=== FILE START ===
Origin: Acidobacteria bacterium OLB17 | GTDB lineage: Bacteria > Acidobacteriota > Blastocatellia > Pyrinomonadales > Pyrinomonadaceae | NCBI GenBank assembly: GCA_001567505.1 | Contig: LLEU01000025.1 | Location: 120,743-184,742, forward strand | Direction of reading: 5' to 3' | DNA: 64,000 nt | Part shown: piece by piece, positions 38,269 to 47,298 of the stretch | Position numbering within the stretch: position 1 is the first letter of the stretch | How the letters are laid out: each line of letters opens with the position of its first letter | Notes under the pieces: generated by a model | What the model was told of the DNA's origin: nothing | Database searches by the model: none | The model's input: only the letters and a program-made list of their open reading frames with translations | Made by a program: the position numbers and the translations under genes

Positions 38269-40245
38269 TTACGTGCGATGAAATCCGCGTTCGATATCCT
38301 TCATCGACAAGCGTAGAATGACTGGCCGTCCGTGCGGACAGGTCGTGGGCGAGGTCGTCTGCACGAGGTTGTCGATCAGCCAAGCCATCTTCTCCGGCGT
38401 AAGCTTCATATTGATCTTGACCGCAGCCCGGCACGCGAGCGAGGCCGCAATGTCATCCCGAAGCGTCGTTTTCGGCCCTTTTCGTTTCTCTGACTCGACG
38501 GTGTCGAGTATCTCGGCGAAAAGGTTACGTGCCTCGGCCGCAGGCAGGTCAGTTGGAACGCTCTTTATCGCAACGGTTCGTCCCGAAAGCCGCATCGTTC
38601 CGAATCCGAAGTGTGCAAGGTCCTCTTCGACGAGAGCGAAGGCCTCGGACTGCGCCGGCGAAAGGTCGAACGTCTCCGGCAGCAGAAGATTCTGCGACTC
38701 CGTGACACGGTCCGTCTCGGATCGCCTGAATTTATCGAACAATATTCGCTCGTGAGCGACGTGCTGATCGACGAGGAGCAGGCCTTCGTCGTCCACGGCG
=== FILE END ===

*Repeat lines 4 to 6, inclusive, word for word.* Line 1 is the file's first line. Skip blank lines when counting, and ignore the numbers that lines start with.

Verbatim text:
38301 TCATCGACAAGCGTAGAATGACTGGCCGTCCGTGCGGACAGGTCGTGGGCGAGGTCGTCTGCACGAGGTTGTCGATCAGCCAAGCCATCTTCTCCGGCGT
38401 AAGCTTCATATTGATCTTGACCGCAGCCCGGCACGCGAGCGAGGCCGCAATGTCATCCCGAAGCGTCGTTTTCGGCCCTTTTCGTTTCTCTGACTCGACG
38501 GTGTCGAGTATCTCGGCGAAAAGGTTACGTGCCTCGGCCGCAGGCAGGTCAGTTGGAACGCTCTTTATCGCAACGGTTCGTCCCGAAAGCCGCATCGTTC